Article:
A lesson is a group of experiences. Each lesson represents deliberate practice, a deliberate thoughtful experience that comes together in the following way. Think about a lesson taking place in a middle school, for example, over the course of five days, meeting with students for 45 minutes at a time. On the first day, you might use a read-aloud, a visual or some other kind of media that brings that anchor phenomenon to life. Students encounter the anchor phenomenon – the flooding in New York City, for instance – within the context of this piece of media.
To implement phenomena within lesson flow works essentially the same from kindergarten up through 8th grade. It begins with introducing the anchor phenomenon and Socratic dialogue, progresses through the planning and carrying out of investigations or engineering processes, and culminates in forming conclusions, sharing and debriefing.
Then the next day, or as part of a second half of that first class (depending on how the middle school structures science time), you engage in Socratic dialogue to unpack students' observations about that anchor phenomenon. Your goal is to ask questions that require them to create, evaluate and analyze, and helps them actually form concept to concept, concept to self, concept to world connections.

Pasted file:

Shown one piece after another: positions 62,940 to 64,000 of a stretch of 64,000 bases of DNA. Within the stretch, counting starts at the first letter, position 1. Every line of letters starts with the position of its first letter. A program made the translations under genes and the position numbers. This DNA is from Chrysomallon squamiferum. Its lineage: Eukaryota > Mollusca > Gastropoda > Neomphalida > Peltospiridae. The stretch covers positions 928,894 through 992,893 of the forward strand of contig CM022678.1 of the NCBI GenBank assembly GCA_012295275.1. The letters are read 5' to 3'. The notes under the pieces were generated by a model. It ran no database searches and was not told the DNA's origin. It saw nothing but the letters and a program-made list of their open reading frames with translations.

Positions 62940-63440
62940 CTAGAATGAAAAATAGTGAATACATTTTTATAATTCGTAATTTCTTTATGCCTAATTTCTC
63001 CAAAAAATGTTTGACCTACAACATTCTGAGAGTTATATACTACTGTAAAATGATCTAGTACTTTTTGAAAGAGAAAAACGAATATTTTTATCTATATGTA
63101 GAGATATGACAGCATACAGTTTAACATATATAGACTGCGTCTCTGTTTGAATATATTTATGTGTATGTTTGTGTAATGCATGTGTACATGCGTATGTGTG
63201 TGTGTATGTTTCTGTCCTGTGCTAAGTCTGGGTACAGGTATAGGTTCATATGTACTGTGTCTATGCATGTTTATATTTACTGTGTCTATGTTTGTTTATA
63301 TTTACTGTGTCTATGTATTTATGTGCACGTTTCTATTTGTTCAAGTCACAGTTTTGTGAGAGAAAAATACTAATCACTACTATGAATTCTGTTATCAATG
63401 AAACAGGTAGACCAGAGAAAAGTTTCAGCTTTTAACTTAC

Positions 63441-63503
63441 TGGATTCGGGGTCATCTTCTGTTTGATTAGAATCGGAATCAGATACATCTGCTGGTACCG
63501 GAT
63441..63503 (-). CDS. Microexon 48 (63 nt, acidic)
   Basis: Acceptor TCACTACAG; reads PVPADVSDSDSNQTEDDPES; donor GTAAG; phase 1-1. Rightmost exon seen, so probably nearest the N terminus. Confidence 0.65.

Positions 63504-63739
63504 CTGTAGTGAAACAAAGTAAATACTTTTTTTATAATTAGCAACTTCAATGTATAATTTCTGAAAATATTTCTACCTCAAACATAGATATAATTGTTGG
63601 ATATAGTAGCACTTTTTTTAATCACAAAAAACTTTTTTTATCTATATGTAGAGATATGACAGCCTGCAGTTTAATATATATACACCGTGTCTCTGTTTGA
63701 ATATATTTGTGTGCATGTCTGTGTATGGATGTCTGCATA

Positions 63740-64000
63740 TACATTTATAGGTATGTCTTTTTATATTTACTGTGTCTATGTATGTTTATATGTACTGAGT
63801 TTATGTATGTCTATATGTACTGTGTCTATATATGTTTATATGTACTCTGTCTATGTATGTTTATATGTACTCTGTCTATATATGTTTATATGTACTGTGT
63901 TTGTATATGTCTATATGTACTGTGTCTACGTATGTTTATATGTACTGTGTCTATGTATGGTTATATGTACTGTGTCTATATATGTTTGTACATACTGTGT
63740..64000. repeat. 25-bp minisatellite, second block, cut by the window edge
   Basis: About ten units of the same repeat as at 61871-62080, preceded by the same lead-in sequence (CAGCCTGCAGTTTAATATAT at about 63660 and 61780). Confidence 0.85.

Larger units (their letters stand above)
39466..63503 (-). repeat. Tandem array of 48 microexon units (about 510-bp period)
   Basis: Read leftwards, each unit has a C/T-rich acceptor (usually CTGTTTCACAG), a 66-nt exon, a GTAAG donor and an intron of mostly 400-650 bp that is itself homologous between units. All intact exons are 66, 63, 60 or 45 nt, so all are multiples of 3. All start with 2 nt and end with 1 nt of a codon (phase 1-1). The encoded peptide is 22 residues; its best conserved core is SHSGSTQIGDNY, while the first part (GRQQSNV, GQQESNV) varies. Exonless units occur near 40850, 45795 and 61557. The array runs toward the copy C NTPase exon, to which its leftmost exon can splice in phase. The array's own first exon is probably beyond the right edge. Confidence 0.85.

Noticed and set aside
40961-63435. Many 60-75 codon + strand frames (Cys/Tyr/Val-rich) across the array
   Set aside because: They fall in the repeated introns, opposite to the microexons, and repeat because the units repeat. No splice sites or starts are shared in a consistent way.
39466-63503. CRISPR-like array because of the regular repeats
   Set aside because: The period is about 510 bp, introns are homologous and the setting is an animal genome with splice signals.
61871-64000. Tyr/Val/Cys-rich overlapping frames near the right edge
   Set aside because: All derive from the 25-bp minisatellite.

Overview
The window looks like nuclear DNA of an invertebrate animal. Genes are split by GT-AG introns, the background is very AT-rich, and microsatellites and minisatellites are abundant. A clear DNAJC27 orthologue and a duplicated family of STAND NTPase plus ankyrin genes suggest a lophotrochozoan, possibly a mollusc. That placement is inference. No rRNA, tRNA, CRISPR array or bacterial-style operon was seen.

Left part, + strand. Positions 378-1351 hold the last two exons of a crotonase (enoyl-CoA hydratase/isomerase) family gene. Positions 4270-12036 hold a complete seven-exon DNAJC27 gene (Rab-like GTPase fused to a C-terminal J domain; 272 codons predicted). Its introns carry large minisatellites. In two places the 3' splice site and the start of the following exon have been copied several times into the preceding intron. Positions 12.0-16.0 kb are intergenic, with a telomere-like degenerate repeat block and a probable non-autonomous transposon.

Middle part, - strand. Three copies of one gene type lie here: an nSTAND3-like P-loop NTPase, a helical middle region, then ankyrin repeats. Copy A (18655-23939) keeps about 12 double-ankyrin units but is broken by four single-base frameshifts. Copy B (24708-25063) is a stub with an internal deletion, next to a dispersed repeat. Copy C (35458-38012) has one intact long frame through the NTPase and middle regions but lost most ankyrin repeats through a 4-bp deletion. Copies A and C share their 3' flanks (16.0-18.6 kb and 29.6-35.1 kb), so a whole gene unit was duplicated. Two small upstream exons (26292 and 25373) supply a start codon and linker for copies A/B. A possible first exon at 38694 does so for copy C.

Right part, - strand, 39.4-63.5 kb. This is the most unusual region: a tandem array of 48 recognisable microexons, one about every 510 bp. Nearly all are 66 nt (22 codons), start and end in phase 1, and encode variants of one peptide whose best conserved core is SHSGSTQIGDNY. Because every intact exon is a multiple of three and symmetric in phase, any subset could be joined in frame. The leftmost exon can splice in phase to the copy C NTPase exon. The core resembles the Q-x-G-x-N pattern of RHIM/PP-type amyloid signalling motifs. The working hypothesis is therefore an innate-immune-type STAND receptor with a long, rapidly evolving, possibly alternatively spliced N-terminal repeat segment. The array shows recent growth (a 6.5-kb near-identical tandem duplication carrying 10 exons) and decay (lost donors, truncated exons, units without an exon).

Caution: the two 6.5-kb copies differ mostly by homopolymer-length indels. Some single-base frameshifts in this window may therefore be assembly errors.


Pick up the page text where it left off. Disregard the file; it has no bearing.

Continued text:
We're still with the anchor phenomenon though. We need to transition into that investigative phenomena by releasing responsibility to the students to outline their individual or their team's investigative approach. Now that we understand the anchor phenomenon somewhat – we've talked about it, we've connected with it – the next question becomes how each student or team will choose to investigate it as either scientists or engineers.
We outline that investigative approach and then we actually get into the investigative phenomena by carrying out the science or carrying out the engineering that we've outlined. That's why planning is so important. This is where we encounter other phenomena, other observable facts of nature, isolated elements that impact the flooding and inform their investigation. It’s important to realize we can have more than two phenomena – the anchor and each student or team’s investigative phenomena – because we will be observing the other phenomena that crop up naturally as part of any science or engineering investigation.
To return to our soil example, in investigating the differences between clay and concrete, students will be observing such phenomena as how water travels through clay, how it travels through concrete, the time that it takes, the volume that's makes it through from the top to the bottom of that surface. That's where they encounter investigative phenomena.
Finally, students use those observations to unpack the investigative approach and their observations and relate them back to their hypothesis or their proposed solution as well as the larger anchor phenomena context. At the end, we would transition naturally to the next lesson in the unit, or the next unit. For instance, perhaps we were talking about flooding in New York City in this lesson and the next is something like runoff and pollution in public waterways. We can, and should, bridge from one to the next, so that new knowledge and skills are always scaffolded onto those we’ve previously developed.